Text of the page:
People often wonder what the silver bullet solution is to getting better sleep. But here’s the thing: the reason most people struggle to find the answer is because they’re asking the wrong question. There is no one single, perfect solution to getting better sleep at night. But there are a set of behaviors that you can change, stop, or start that will contribute to a better night’s sleep. It’s called sleep hygiene, and the more religiously you follow/practice its principles, the greater the quantity and the quality of sleep you’ll get.
Banish Bright Lights in the Evening Hours
One of the main principles of sleep hygiene is getting your body back into its natural circadian rhythm. Much of this rhythm is very closely attuned to the rising and falling of the sun. When the sun rises, the body senses that it’s time to wake up; when the sun sets and you are surrounded by darkness, the body senses that it’s time to sleep. But these days, we’re surrounded by a ton of bright lights. And it’s throwing our daily rhythm way off track.
These lights – especially those which come from the electronic blue lights of our phones, televisions, and computer screens – are contributing to our sleep problems. When you are constantly bombarded by these bright blue lights, your brain stops producing melatonin at night like it should. When you aren’t producing melatonin at night, you aren’t sleeping, end of story. Thankfully, there are some very simple changes you can make that will fix the problem.
Fixing the Bright Light Overexposure Problem
It would be ideal for our quality of sleep if we could go back to the caveman days and eliminate all electronic light from our evening hours. But this simply isn’t realistic. The good news is that you don’t have to stumble around in the dark or by candlelight just to prime your body for sleep. Instead, try doing some or all of the following:
- Mount some blackout curtains over your bedroom window(s), or install a curtain rod and buy some blackout curtains for it if you don’t already have some
- Try and find a blue light filter for your phone and/or other electronic devices
- “Unplug” from all of your electronics and spend at least 30 minutes in bed reading or doing some other type of analog activity
- Use dimmer switches or install them on the lights you use in the evening to simulate a low-light atmosphere. If you don’t have the funds for this mini home remodeling, try using lamps with dark shades to get a similar effect
Make Sure Your Diet and Exercise Routine Work in Tandem With Your Sleep Goals
Sometimes, as frustrating as it may be, our nutrition and fitness goals don’t exactly coincide well with our sleep goals. Furthermore, you could have such a hectic schedule that your lack of a proper diet and exercise routine is also harmful for your sleep. It’s not just about eating the right foods or doing the right exercises. Like managing your light exposure, it’s also very much about timing.
Making Simple Diet and Exercise Changes for Better Sleep
Also, not unlike controlling your light exposure, fixing your diet and exercise routine is fairly simple and great for getting better sleep. Here’s a few tips to start you out:
- Make sure you exercise on a regular basis and at the same time each day. Even something as simple as a lively 30 minute walk a few times a week in the evening can prep your body for better sleep
- Eat most of your calories during the early hours of the day and avoid eating too close to bedtime. If you absolutely must eat, stick to slow digesting foods like high-fiber veggies, protein, and whole grains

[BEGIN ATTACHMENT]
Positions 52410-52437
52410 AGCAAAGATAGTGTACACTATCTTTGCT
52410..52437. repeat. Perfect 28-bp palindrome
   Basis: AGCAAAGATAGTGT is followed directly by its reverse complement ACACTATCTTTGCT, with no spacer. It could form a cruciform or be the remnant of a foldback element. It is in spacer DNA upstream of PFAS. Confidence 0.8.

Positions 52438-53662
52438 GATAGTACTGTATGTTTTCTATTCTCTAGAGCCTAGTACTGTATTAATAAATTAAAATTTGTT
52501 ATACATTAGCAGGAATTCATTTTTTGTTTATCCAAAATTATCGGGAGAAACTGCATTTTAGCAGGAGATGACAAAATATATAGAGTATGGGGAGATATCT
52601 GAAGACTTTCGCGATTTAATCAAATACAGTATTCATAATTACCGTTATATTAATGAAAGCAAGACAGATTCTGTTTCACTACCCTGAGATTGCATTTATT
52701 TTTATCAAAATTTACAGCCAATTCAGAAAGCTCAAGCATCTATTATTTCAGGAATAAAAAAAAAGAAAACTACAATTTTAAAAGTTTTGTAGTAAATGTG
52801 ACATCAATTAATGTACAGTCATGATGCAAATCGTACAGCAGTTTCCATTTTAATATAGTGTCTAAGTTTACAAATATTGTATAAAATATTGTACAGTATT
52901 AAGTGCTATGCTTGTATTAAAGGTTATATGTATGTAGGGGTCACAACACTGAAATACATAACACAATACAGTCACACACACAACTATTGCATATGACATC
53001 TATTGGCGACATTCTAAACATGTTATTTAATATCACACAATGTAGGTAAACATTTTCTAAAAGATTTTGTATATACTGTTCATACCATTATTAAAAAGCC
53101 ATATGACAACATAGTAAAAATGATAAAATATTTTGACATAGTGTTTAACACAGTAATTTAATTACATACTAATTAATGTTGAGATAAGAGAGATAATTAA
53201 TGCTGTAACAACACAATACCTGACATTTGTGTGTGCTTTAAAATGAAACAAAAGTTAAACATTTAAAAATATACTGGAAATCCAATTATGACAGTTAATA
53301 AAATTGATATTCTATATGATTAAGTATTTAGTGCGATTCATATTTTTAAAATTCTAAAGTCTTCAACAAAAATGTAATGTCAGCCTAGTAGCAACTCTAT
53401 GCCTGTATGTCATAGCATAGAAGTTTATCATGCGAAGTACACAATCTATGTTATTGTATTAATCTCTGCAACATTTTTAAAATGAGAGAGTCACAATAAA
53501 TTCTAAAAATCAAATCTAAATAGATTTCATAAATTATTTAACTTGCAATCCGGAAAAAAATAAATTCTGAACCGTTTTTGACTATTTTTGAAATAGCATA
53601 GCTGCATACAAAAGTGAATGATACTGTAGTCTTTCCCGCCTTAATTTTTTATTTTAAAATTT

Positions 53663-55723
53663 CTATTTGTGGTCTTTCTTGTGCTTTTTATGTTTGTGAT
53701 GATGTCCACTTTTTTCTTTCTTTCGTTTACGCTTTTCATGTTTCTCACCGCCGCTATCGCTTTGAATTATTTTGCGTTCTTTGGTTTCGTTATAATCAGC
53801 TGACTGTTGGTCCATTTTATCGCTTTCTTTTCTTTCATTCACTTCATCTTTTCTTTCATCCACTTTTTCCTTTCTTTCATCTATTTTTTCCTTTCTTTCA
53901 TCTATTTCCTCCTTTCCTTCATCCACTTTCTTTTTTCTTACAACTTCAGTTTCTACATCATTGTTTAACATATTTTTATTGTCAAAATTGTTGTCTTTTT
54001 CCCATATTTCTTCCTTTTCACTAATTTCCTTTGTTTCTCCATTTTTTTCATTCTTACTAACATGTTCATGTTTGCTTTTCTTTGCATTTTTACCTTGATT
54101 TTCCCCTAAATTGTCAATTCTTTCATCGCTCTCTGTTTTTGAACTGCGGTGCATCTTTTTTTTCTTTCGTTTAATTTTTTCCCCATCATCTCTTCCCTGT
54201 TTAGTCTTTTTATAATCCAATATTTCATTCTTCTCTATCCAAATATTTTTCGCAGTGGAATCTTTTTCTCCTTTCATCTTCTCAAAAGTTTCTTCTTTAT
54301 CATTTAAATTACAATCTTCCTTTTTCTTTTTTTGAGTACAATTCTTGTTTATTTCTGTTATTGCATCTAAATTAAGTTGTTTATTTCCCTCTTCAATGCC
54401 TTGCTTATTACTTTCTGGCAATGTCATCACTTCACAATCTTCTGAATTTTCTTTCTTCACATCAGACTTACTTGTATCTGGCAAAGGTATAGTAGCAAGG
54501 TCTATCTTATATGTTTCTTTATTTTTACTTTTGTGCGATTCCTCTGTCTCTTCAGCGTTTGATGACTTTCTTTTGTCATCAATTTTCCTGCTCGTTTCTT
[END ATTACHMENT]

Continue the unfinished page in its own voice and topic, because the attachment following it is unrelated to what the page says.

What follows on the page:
- In general, you want to eliminate as many of the sugary foods, processed carbs, and trans fats from your diet as you can – regardless of the time of day
Do Not, Under Any Circumstances, Use the Wrong Sleep Aid
Remember when we talked about searching for a silver bullet solution earlier? The quest for that one solution leads most people down a very specifically wrong path: relying upon a sleep aid in order to solve their problems. Granted, there are certain sleep aids out there which can be effective and safe. Unfortunately, most people aren’t taking those types of sleep aids.
Many people who can afford to do so get a prescription sleep drug from their physician. But this is one of the worst things you can do. Prescription sleeping pills have a ton of dangerous and scary side effects, including performing certain actions like driving or eating while your brain is technically asleep. The drugs may also backfire and make you sleepier in the morning than you would be if you had slept very little or if you had tried to sleep naturally. Furthermore, long-term use (and abuse) of prescription sleep aids damages your brain and can eventually rob you of your ability to sleep naturally. Unless it’s some sort of life or death situation or unless you know you will only be using it for a very short period of time, try to stay away from the prescriptions.
And if you’re thinking that over-the-counter sleep aids must be a better, safer option since you don’t need to go to a doctor to get approval, think again. You’re still getting all of the same problems you would be with prescription sleep aids, albeit with fewer wacky and less extreme side effects. But the basic problems are the same – “a hangover” the next morning, dependence/abuse, and damage to your nervous system over time. Some studies have even shown a correlation between long-term exposure to the main ingredient in over the counter sleeping pills and symptoms of Alzheimer’s.
Picking the right sleep aid is much easier than most people think. Just remember one word: “natural”. If the ingredients aren’t natural, then don’t take it. There are lots of herbal sleep aids out there which contain things like melatonin, 5-HTP, chamomile, and other safe yet effective ingredients that can help you improve your sleep. So give a natural herbal sleep supplement a try, and make sure it becomes a part of your sleep hygiene routine.